2. Explore the manner in which different colored filters affect the transmission of white light through water; or repeat the activity with different colors of food coloring.

  3. Have students see how much reflection is a factor in seeing through the water in the petri dishes. With clear water, have them try looking at the dot (or newsprint) from increasing angles? Is there some critical angle beyond which the dot (or print) can no longer be seen? This is due to the phenomenon of reflection of light. Any smooth surface can reflect light that strikes at a shallow enough angle. Everyday examples of this include seeing bright reflections of streets and roads, smooth table tops, and other smooth surfaces. It is also the effect that can cause "mirages," the illusion of bodies of water in the desert, when there is no water there.

  4. Compare the ability of various soils to diminish the transmission of light through water. Do a turbidity analysis (measure of sediment levels in water) of water systems in the area with a spectrophotometer (instrument to measure the intensity of different wavelengths of light). In images of the Earth from high altitudes and from space, observations of sediments and plant life in the waters of oceans and rivers can tell reasearchers about the water quality and health risks associated with disease spreading. Many of these images are produced using infrared photography, which indicates heat by capturing light of the infrared wavelength.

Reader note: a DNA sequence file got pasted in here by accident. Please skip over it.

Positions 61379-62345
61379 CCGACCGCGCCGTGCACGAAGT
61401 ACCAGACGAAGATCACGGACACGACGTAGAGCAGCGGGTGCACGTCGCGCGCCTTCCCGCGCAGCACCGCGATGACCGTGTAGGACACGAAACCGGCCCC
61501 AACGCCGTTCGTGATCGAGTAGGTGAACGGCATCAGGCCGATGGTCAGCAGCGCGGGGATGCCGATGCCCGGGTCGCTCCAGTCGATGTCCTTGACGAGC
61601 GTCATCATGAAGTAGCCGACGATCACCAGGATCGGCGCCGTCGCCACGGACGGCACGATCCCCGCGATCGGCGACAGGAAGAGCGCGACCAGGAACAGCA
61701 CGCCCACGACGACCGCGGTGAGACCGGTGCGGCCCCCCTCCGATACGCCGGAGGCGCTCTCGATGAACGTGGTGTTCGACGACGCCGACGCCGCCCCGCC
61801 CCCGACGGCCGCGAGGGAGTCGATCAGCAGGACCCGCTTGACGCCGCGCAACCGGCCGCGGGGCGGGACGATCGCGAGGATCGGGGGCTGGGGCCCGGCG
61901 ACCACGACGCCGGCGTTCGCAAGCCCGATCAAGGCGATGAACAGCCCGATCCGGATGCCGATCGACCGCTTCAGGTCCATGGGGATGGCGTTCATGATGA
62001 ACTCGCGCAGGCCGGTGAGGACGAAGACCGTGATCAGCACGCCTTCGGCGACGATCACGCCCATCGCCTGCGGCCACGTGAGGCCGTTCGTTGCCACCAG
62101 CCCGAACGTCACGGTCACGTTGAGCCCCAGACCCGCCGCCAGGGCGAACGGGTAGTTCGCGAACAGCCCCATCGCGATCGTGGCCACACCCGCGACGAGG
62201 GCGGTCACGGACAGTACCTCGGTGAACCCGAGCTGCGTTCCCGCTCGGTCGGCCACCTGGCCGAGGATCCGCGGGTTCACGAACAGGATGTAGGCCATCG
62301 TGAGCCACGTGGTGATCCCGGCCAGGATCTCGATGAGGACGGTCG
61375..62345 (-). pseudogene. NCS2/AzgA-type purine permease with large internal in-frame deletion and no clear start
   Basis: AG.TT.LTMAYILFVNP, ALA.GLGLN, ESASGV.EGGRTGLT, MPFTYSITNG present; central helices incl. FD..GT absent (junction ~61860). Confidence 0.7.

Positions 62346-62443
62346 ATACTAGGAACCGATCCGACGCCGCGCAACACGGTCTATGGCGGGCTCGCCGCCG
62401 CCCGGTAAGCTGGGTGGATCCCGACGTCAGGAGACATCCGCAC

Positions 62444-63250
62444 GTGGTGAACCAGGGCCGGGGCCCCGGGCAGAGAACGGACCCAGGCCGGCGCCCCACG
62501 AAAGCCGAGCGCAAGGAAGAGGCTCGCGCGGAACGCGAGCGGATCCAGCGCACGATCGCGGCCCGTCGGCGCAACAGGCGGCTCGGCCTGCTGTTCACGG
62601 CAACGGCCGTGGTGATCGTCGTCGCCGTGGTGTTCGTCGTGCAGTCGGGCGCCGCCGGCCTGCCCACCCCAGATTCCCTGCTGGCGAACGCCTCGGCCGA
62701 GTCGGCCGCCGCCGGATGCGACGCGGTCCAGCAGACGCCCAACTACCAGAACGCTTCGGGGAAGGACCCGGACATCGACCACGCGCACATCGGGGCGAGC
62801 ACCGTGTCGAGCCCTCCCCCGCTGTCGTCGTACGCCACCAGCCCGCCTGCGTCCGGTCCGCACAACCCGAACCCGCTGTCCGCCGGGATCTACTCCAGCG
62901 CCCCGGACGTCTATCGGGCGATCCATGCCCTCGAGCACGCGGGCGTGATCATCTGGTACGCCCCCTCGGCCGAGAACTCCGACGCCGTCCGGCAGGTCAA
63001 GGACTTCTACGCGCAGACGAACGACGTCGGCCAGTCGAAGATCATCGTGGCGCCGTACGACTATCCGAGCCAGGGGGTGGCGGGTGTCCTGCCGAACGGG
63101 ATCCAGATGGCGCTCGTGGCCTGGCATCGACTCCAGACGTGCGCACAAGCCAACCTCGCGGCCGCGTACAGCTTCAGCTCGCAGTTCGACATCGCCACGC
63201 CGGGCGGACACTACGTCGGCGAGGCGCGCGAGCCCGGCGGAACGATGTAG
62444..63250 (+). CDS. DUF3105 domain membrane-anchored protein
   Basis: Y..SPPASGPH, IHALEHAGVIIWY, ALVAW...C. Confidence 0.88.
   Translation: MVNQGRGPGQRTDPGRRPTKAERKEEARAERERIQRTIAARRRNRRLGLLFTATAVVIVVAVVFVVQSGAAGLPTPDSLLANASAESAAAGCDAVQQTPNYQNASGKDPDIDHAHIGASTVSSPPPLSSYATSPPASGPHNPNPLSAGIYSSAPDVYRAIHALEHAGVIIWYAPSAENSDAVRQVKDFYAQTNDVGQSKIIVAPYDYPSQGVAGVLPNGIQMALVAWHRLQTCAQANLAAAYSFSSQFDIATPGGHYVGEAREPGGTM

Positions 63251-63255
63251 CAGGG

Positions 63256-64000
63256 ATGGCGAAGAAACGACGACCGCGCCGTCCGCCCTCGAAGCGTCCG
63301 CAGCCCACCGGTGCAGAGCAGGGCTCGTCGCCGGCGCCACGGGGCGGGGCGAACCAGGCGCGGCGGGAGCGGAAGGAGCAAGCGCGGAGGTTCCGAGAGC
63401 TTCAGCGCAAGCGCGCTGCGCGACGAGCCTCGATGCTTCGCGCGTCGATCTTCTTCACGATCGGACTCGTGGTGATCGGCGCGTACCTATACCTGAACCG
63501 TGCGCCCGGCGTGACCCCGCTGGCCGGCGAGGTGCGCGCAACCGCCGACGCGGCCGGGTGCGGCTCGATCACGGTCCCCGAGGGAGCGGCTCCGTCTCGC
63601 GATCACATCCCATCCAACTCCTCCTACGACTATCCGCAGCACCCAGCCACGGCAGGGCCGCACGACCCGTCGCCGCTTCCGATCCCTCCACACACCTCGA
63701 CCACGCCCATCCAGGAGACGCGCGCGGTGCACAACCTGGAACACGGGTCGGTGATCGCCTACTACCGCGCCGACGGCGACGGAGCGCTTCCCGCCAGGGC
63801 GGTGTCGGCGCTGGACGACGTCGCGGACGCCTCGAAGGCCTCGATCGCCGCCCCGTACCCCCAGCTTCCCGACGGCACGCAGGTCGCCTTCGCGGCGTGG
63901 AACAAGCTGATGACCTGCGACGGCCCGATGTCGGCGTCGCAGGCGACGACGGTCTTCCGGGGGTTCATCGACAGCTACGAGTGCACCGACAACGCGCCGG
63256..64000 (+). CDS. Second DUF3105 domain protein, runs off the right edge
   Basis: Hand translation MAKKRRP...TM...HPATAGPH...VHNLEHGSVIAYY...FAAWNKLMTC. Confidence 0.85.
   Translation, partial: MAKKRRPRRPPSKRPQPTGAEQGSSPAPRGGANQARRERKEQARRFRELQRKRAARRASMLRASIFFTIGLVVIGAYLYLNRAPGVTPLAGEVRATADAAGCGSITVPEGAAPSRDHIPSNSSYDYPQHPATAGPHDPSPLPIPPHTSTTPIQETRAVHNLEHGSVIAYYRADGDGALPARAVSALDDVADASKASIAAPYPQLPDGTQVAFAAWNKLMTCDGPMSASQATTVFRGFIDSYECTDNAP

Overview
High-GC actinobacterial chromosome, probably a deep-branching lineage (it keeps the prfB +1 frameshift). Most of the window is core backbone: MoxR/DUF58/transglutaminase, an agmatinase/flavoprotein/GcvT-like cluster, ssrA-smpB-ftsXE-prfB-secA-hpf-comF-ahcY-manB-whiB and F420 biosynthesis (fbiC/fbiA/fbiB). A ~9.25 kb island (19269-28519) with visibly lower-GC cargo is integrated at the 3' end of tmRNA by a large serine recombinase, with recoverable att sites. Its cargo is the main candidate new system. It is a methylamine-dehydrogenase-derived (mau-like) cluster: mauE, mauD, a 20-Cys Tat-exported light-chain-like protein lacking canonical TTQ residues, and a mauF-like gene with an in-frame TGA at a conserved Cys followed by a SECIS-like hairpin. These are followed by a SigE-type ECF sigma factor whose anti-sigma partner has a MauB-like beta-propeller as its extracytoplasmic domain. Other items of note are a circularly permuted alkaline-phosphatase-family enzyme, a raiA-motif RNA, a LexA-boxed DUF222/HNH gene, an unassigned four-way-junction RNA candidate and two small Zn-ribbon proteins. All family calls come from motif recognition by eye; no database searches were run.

Background for Teachers

  1. Compare different brands of milk (regular, low-fat, condensed) and the differences in their ability to affect the transmission of light by a water medium. This activity could help introduce the topics of suspensions, solutions, and colloids. Demonstrate the Tyndall effect-scattering of light.

  2. Explore the manner in which different colored filters affect the transmission of white light through water; or repeat the activity with different colors of food coloring.

  3. Have students see how much reflection is a factor in seeing through the water in the petri dishes. With clear water, have them try looking at the dot (or newsprint) from increasing angles? Is there some critical angle beyond which the dot (or print) can no longer be seen? This is due to the phenomenon of reflection of light. Any smooth surface can reflect light that strikes at a shallow enough angle. Everyday examples of this include seeing bright reflections of streets and roads, smooth table tops, and other smooth surfaces. It is also the effect that can cause "mirages," the illusion of bodies of water in the desert, when there is no water there.

  4. Compare the ability of various soils to diminish the transmission of light through water. Do a turbidity analysis (measure of sediment levels in water) of water systems in the area with a spectrophotometer (instrument to measure the intensity of different wavelengths of light). In images of the Earth from high altitudes and from space, observations of sediments and plant life in the waters of oceans and rivers can tell reasearchers about the water quality and health risks associated with disease spreading. Many of these images are produced using infrared photography, which indicates heat by capturing light of the infrared wavelength.


Vocabulary:

  • Absorption - the process of light being "soaked up" by a substance
  • Transmission - the process of light passing through a substance
  • Reflection - the process of light bouncing off of an object
  • Medium - a substance
  • Light beam - a ray of light
  • Scattering - the process of light being absorbed and then radiated from an atom

Skills:

  • Data collection
  • Data analysis

Concepts:

  • Light refracts (bends) through various surfaces and liquids.
  • Absorption of light
  • Transparency
Keywords: Transmission, Reflection, Scattering, Absorption, Light, Visual Perception